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Opinion

Readers React: What did readers talk about after the Northridge quake in 1994? Fires, spared TVs and God

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A collapsed portion of the State Route 15 interchange with the 5 Freeway after the Northridge earthquake in January 1994.
( Los Angeles Times)

Is a city that’s farther north than Bakersfield and closer to Death Valley than the Pacific Ocean really part of Southern California? By now, it doesn’t matter, because almost as soon as the magnitude-6.4 earthquake centered near Ridgecrest, Calif., struck Thursday morning, it was dubbed “Southern California’s” strongest shake in more than two decades.

More specifically, Thursday’s earthquake was the largest in Southern California since Jan. 17, 1994, when the magnitude-6.7 Northridge earthquake (which was actually centered beneath Reseda) killed 57 people and caused billions of dollars in damage. To many who have lived in Los Angeles for decades, that earthquake is the standard by which all others are compared.

For that reason, it’s worth looking back at what L.A. Times letter writers’ reactions were in the weeks after that disaster. Given the trauma inflicted by the Northridge earthquake, it’s striking that mixed in with expressions of dismay, resolve and gratitude for first responders are comedic quips and (of course) political attacks.

In a letter published Jan. 21, 1994, Matthew Hetz of Los Angeles put the earthquake into historical context:

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“After the past two years, with urban unrest, massive layoffs, crime, floods, fires and now the earthquake, we in Southern California continue to withstand an onslaught of troubles, tragedy and sorrows witnessed by few other, if any, cities of the country. Yet, there has been an incredible degree of courage, resilience and determination among us here to withstand these traumatic and testing times. Some have referred to us as mellow or as flakes or castoffs, but like the soft clay hardened in the kiln, we, under the California sun, have hardened ourselves to not only withstand but continue to thrive under the most adverse conditions.”

In a letter published the same day, Tracy Wallace of Los Angeles thanked the L.A. Times:

“I am a Times subscriber, and many of my friends kid me because I love to read the paper so much and always have a stack of things I still want to read but don’t have the time for. When the earthquake hit, my 20-inch TV fell off its shelf. Instead of hitting the floor, it hit my stack of newspapers and survived! Thank you, L.A. Times!”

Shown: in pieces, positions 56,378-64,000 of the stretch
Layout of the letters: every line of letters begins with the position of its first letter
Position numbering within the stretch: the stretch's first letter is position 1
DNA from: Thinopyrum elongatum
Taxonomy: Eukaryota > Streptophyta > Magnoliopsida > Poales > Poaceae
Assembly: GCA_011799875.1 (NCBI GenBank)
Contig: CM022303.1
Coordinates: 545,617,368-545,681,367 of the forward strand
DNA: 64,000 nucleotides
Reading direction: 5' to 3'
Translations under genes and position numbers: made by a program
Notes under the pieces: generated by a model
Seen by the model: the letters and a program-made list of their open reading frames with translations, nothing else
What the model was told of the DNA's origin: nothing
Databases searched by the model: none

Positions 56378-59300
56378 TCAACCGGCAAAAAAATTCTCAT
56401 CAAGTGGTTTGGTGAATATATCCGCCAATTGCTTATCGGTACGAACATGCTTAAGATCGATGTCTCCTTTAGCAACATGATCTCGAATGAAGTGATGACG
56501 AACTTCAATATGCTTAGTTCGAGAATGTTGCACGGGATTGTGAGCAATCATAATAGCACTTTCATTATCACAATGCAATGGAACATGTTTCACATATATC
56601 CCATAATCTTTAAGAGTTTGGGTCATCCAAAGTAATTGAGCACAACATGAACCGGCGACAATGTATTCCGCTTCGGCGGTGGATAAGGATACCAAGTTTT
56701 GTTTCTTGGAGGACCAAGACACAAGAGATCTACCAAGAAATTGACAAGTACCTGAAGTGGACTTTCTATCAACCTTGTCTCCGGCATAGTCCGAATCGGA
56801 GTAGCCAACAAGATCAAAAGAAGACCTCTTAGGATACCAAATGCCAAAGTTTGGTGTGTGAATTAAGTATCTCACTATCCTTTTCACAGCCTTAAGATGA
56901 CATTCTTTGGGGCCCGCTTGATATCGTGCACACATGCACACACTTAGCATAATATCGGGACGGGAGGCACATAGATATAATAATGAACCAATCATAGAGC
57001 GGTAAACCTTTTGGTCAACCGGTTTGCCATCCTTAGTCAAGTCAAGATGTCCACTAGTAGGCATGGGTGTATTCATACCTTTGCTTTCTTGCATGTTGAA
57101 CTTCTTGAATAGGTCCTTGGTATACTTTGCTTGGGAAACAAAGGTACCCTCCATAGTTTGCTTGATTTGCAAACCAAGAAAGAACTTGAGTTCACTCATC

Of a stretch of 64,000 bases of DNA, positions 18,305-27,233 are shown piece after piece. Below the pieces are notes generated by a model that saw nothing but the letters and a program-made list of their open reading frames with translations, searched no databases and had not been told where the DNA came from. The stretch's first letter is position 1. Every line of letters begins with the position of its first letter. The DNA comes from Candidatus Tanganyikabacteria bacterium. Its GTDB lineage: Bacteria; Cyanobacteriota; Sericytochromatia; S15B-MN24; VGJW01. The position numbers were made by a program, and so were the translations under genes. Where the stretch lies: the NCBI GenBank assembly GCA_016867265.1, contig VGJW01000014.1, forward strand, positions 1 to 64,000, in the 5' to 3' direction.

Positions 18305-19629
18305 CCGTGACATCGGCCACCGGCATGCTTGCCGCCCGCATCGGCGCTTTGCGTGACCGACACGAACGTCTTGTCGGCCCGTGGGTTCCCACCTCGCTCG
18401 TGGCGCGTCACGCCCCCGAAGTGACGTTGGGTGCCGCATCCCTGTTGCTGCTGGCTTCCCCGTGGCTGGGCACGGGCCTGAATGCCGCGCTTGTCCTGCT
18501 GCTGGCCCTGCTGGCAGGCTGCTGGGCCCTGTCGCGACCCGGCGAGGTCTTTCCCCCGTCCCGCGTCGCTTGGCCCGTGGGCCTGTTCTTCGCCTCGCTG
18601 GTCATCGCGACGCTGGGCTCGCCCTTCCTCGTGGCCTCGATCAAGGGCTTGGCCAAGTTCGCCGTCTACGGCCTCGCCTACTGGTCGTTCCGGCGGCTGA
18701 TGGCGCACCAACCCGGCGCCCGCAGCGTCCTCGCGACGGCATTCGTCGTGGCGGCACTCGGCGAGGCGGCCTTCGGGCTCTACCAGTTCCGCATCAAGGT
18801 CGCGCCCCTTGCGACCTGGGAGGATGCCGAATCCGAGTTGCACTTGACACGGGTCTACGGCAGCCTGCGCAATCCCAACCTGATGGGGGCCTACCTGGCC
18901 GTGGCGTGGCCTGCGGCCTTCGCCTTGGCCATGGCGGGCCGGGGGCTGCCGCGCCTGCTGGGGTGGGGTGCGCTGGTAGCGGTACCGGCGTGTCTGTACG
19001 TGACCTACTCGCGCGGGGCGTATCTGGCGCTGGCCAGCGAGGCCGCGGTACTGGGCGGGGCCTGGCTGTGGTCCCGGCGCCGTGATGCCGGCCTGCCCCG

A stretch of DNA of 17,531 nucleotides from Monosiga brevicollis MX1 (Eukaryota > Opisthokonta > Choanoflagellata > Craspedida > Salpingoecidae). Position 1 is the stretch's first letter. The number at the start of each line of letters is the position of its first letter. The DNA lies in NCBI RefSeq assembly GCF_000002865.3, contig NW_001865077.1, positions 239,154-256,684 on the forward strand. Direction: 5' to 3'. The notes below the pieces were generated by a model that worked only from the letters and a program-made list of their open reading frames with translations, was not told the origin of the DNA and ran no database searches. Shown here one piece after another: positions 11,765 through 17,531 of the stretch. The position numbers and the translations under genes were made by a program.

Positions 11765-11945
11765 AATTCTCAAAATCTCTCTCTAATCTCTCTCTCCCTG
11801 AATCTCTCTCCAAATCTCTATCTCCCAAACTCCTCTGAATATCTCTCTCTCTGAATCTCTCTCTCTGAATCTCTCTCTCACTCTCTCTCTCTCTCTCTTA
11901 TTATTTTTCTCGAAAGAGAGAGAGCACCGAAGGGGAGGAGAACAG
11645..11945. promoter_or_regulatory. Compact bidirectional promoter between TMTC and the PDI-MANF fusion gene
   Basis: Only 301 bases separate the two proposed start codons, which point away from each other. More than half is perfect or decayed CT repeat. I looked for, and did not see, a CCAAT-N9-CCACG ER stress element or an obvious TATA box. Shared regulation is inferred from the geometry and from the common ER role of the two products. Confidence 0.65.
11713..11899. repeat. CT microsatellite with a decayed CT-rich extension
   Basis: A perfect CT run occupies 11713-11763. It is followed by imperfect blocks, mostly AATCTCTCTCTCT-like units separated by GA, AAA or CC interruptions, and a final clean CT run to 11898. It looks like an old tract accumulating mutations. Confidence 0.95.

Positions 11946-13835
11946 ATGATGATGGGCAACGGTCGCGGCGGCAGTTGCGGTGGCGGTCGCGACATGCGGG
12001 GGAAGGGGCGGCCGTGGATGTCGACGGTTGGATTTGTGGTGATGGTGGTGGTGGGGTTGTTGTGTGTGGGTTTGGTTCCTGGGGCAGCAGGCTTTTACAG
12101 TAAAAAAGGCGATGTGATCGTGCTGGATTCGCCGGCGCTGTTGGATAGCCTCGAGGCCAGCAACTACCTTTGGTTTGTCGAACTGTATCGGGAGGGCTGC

On Jan. 25, 1994, Seal Beach residents Charles and Anne Supple summed up the mood in Los Angeles:

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“Fires in ’93! Earthquakes in ’94! Would the last person to leave please close the door?”

On Jan. 21, 1994, reader F. Murillo of Rancho Santa Margarita decried tax-and-spend state legislators:

“As the story of our latest earthquake unfolded, I couldn’t help but wonder how long it would take Assembly Speaker Willie Brown to suggest a new increase in the sales tax. What a surprise — with all that media covering the earthquake, he gets on the news with the proposal in less than 12 hours!”

“But I’m a little puzzled. Do we just keep adding a half percent here, a full percent there every time we have an earthquake? Should we get a committee to study how much tax increase we need to cover the various magnitude quakes?”

In the Jan. 29, 1994 paper, Jeff Douthwaite of Santa Barbara wondered about divine intervention, or a lack thereof:

“If it takes an earthquake or two to awaken people to the reality of God and all the associated mumbo jumbo, then it’s a plus. Such shock therapy may help people grow up. It should be abundantly clear by now to all that there is no God up there directing quakes or fires or floods, etc. It is simply the way the Earth is made.

“Study geology, physics or civil engineering if you want to know. God has nothing to do with it.”

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